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DIY Poetry Publishing Cooperative

May 16, 2006

& speaking of Big Game Books...

...Maureen Thorson's own The Spectacle of Meat [above, center] has been reviewed in this month's "Crucial Rooster" column at the Happy Booker by Reb Livingston. Check it.

Then go see Maureen for a copy, if there are any left. They are gorgeous...and FREE.


New from Big Game: Parad e R ain by Michael Koskin

A parade of Parad e R ain on publisher Maureen Thorson's livingroom rug.

Big Game Books is very proud to present Michael Koshkin's Parad e R ain, a meditation on the joyfulness of the flesh, with detours on the delights of "my happy bottom" and the headwear favored by danger itself. Five bucks gets you all the rain a body could want.

You may recognize the name Michael Koshkin. That's cuz he's one of the dynamic DIY duo behind Hot Whiskey Press.

Here is an excerpt. (PDF file)

March your mousie over here to get yer very own.


It's Jen Benka's turn over at Kate Greenstreet's place

Jen Benka is the author of A Box of Longing with Fifty Drawers recently released by Soft Skull Press.* (She's also the writer of the very cool grrrl comic Manya, in collaboration with cartoonist Kris Dresen.)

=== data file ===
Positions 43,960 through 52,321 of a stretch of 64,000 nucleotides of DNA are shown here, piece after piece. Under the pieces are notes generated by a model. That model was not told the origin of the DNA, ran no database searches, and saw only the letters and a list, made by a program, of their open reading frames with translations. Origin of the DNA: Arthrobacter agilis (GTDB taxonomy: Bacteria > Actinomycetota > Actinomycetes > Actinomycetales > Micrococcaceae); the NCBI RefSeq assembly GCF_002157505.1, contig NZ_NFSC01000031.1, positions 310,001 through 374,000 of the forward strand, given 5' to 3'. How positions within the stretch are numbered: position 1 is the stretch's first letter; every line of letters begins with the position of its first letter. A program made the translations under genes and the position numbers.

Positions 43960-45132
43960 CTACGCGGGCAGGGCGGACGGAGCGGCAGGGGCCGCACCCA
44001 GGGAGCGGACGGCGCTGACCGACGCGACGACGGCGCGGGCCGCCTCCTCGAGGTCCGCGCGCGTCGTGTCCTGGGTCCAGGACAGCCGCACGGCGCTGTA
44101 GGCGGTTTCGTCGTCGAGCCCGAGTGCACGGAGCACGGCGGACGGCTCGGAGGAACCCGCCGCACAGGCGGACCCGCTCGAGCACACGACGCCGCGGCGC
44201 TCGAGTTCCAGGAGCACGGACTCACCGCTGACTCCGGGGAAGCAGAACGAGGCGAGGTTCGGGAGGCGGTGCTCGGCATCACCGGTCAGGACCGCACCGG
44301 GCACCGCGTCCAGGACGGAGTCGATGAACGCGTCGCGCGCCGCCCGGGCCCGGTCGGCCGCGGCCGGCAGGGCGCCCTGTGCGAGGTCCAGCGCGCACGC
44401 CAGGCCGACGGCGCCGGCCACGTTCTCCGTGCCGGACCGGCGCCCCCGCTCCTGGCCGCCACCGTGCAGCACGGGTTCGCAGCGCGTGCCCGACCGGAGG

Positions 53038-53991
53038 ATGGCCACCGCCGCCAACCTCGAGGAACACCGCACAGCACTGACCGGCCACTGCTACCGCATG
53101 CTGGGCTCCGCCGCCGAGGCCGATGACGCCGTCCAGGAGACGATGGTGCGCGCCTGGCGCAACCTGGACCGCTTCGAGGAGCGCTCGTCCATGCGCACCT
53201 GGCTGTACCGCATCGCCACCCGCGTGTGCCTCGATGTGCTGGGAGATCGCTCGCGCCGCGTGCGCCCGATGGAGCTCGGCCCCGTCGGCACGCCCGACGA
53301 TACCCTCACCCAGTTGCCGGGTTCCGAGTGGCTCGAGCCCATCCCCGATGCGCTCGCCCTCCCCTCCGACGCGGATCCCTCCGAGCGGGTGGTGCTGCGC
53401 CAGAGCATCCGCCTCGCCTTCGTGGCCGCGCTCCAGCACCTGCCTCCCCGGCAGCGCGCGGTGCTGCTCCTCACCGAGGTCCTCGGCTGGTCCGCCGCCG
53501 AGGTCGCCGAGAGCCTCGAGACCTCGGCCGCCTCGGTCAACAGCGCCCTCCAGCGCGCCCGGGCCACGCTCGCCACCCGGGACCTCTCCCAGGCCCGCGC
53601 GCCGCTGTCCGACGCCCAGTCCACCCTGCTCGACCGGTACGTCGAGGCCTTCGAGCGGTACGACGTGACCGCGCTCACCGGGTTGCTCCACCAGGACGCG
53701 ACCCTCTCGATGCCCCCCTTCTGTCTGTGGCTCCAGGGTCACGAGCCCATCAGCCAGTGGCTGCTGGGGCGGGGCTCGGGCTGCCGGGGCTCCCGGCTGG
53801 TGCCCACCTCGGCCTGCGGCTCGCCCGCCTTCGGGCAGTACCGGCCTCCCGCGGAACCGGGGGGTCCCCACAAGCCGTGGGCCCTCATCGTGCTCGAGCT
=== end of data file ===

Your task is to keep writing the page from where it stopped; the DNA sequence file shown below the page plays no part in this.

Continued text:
Jen questions the received notion of "first book" by letting us in on a little secret: her first was actually a hand-bound collection of haiku "about basketball and dead frogs" that she wrote & produced in an edition of one in the seventh grade. She also talks about the limited-edition hand-bound version of A Box of Longing (previously known as A Revisioning of the Preamble to the Constitution of the United States of America) put out by Booklyn (linked in sidebar).

Jen also happens to work for Poets & Writers, so she really knows that of which she speaks:
What are you doing to promote sales?

In the U.S., poetry basically exists outside of the economy--with only a few exceptions, books of poetry do not make money, they lose it. Poetry is all about losing money. Poetry is antithetical to capitalism. The poem and the dollar share only that they are both printed on paper. Thankfully there are many visionary people running presses who believe deeply that poetry matters and find other ways to cover publishing and printing costs. They are my heroes.

While this can raise questions for some about why there is a lack of demand for poetry in this country or reinforce for others the marginalized status of the poet, it is also a demonstration of the democratic nature of the art form. Poetry is free.

Read the rest.

A side note: Half Empty/Half Full (linked in sidebar) produced a limited edition broadside of "Order" from A Box of Longing with Fifty Drawers for Book Expo America last year. It's out of print, but you can see it here.

*NB: I didn't personally work on Jen's book, except in a broad support capacity.

Call for submissions: The Bedside Guide to No Tell Motel 2007

2007 Bedside Guide Call for Submissions

The editors of No Tell Motel are considering unpublished poems for the 2007 edition of THE BEDSIDE GUIDE TO NO TELL MOTEL. This collection will include some of the most seductive poems already appearing in No Tell Motel as well as new ones from poets who have not yet appeared in the magazine.

Sex appeal, playfulness and discretion in the broadest sense. Please refrain from submitting "sex act" poems. For an idea of our editorial tastes, visit No Tell Motel and read the poems we've already published or better yet, peruse a copy of the current BEDSIDE GUIDE.